Resolver One Texas Holdem Hand Evaluator Tutorial

 

This Basic tutorial will walk you through the features of the Resolver One Texas Holdem Hand Evaluator spreadsheet. To start, download the spreadsheet files from the following URL:

 

http://www.resolversystems.com/exchange/sheets/63/

 

Note: if you do not have Resolver One you can download a free Player version from: http://www.resolversystems.com/products/player/

 

Next, extract the files to your computer and open the “Resolver One Texas Holdem Hand Evaluator V03 2009APR23.rsl” file with Resolver One. It should look something like this:

 

To start, lets take a look around the spreadsheet. The first section to notice is the Yellow cells at the top left. These cells are where you enter your pocket cards and the board cards for you hand.



Input Cells

PK1

First Pocket Card

PK2

Second Pocket Card

Flop

Flop (First 3 board cards)

Turn

Turn (4th board card)

River

River (5th board card)





Card Value

2-9

Two-Nine

T

Ten

J

Jack

Q

Queen

K

King

A

Ace



Suits

s

Spades

h

Hearts

c

Clubs

d

Diamonds



 

Cards are entered using a combination of Card Value and Suit. Ac is the Ace of Clubs, Jh is the Jack of Hearts, and Td is the Ten of Diamonds. For the flop, enter a space between each of the three cards, such as “2c 3c Js”.

 

Before the flop cards are entered, the spreadsheet will display pre-calculated odds for each of the 1326 types of hands. These hand types range from the 13 pocket pairs (pocket 2s to pocket Aces, displayed on the diagonal) to Suited pocket cards (displayed on the right hand side) and all the other hand combinations. If you hover over one of the cells it will tell you the data for that hand type:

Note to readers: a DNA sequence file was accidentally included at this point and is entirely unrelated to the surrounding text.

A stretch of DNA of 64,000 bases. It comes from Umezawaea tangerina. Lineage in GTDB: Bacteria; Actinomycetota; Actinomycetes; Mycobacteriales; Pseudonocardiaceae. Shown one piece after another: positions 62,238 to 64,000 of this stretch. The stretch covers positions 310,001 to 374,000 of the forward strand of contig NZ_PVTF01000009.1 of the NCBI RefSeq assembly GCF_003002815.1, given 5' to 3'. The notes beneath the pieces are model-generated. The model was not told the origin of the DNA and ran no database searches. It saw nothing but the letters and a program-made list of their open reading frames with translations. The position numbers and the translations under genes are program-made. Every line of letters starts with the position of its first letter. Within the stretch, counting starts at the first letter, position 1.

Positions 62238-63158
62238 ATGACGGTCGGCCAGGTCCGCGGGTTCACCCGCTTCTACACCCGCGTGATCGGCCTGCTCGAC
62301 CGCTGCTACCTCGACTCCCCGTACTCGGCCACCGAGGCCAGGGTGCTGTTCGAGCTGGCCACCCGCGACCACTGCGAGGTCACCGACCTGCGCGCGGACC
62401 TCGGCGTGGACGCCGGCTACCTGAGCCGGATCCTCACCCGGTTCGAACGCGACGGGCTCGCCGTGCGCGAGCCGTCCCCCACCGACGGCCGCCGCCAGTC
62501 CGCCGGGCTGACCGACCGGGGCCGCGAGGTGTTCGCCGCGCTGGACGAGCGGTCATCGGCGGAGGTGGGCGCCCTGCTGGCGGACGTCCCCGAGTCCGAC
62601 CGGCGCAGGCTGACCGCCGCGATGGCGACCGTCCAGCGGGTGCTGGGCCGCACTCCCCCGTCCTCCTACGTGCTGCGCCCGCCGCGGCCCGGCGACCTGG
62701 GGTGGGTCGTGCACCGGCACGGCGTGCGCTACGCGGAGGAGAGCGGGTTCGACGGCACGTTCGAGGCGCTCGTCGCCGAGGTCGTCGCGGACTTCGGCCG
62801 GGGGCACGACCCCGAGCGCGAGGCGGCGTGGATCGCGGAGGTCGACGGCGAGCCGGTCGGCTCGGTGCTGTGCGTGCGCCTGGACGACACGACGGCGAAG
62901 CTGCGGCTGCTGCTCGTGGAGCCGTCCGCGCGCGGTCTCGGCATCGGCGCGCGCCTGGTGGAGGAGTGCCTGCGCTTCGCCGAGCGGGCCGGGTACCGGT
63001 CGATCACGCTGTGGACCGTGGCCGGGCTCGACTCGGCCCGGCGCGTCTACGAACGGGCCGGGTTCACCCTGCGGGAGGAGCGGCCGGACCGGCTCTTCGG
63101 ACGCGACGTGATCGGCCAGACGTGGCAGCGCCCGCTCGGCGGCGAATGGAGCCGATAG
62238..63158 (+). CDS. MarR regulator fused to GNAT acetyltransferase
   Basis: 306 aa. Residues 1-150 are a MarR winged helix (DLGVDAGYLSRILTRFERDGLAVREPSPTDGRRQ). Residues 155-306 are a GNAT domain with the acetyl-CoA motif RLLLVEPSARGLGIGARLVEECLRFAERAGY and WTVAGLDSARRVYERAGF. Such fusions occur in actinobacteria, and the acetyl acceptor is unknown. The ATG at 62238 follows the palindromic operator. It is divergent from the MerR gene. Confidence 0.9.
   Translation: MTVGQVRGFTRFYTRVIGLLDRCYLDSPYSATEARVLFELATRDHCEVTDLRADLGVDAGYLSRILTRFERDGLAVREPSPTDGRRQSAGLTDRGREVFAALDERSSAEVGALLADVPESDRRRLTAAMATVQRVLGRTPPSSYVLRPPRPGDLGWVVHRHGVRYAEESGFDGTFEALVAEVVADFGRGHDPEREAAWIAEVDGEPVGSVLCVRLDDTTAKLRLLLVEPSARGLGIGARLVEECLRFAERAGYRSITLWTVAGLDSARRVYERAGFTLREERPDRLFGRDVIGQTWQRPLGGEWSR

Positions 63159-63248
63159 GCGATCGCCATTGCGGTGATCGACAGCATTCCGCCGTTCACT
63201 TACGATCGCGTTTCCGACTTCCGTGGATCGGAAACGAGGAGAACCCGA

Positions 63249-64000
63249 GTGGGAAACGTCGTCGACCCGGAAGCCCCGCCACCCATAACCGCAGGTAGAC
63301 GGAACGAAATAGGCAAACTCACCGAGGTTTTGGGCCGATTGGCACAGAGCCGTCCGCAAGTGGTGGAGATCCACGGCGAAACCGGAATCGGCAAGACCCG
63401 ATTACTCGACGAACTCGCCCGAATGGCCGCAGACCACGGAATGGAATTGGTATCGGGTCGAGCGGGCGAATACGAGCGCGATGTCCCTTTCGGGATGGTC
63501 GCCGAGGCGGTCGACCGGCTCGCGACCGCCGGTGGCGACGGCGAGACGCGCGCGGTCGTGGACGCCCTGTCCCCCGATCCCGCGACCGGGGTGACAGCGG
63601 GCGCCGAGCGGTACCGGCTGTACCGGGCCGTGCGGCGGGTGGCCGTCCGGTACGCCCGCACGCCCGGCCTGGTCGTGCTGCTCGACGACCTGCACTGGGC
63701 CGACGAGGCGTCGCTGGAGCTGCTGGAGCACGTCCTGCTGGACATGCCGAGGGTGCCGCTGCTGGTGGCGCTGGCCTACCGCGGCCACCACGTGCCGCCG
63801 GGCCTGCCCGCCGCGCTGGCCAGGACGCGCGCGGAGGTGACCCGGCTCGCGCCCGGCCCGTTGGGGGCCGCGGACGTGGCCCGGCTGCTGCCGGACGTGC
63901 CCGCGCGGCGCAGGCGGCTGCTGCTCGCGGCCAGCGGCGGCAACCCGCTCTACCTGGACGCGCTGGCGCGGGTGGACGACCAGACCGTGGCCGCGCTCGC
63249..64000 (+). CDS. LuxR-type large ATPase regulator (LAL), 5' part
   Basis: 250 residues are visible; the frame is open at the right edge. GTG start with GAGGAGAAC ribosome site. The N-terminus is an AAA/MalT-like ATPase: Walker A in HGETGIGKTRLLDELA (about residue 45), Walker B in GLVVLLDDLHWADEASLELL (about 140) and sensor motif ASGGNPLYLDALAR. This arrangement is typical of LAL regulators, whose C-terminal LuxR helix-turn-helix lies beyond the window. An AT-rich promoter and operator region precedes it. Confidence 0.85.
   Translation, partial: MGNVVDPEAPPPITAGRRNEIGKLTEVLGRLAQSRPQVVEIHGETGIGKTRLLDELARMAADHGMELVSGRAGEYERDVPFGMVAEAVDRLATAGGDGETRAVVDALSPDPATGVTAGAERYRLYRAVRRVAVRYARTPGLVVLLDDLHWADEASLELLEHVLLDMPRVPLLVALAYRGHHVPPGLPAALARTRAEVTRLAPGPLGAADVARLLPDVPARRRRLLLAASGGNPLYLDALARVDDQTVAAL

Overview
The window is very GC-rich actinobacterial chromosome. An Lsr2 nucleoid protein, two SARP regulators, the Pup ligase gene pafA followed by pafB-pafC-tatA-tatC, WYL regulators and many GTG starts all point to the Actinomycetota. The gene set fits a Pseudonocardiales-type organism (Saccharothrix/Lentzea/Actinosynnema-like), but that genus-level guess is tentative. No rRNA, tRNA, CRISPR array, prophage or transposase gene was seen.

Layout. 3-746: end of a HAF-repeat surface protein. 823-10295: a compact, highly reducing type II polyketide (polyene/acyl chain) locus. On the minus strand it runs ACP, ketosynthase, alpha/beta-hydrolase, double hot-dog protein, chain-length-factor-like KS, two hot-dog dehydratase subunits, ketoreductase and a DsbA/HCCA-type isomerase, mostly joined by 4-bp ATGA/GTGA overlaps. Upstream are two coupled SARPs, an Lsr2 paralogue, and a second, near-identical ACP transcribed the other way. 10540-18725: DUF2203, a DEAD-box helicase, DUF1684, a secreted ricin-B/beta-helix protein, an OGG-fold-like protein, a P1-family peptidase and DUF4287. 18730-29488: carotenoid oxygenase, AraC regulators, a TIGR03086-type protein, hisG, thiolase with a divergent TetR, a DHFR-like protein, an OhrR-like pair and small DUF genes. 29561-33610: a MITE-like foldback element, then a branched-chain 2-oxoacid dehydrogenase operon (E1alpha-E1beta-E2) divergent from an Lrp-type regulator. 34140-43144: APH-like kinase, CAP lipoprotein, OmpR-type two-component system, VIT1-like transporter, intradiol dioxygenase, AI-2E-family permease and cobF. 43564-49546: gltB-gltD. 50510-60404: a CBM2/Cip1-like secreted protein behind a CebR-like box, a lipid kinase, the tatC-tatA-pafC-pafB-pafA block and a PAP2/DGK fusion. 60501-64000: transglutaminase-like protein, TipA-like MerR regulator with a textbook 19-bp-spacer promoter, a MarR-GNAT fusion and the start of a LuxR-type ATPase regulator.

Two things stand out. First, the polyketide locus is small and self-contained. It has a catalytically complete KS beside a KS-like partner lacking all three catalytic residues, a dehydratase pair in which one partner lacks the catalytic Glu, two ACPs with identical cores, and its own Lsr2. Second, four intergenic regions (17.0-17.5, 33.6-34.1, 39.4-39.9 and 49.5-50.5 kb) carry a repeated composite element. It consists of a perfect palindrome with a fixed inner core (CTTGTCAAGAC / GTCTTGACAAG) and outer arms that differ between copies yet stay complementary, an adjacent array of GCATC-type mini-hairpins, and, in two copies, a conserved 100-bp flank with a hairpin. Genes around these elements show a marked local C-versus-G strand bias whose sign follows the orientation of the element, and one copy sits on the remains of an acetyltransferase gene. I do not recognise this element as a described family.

For instance, the top left cell in the grid is AA for Pocket Aces, and when you hover over it it says there are 6 possible ways to get that hand, and the Starting Win Odds are 85.2% (this is the best possible starting hand in poker).  At the top right you will see a color grid that lists the color codes for the strength of each hand for different rounds. Preflop, a cell needs to win >= 65% of the time to get a red color code, or >=50% to get a light red, and so on. This helps you quickly find which hands you need to watch out for.

 

 

After entering in the Pocket Cards and Flop cards, the grid will change the win percentages as each new card is dealt by using a Monte Carlo Simulation. It will also display the total number of hands that were calculated, the number of valid and invalid hands, as well as any that were skipped. A running score is kept at the bottom to show your hand’s odds of wining, losing or tying vs a random player.

 

 

If you hover over a cell, it will again give you more detailed information about that hand type. For instance, in the hand above (Pocket: Qc, 5c, Flop: 4c 5d Tc, Turn: 9d, River: Not Dealt Yet) you already have one pair of fives, which has a 68.8% chance of winning the hand. The grid however shows that a hand including a five and a four (displayed as 54 in the grid) has a >50% potential of winning also. To see why you can hover over the cell and find that out of 1200 hands tested in the group, 818 were invalid (duplicate cards on board or in the hand), which leaves 382 valid hands left. Of the 382 valid hands, the opponent won 238 of them, where as you won 144 of them. The best final hand recorded in this group was 2 pairs, Fives and Fours with an Ace kicker.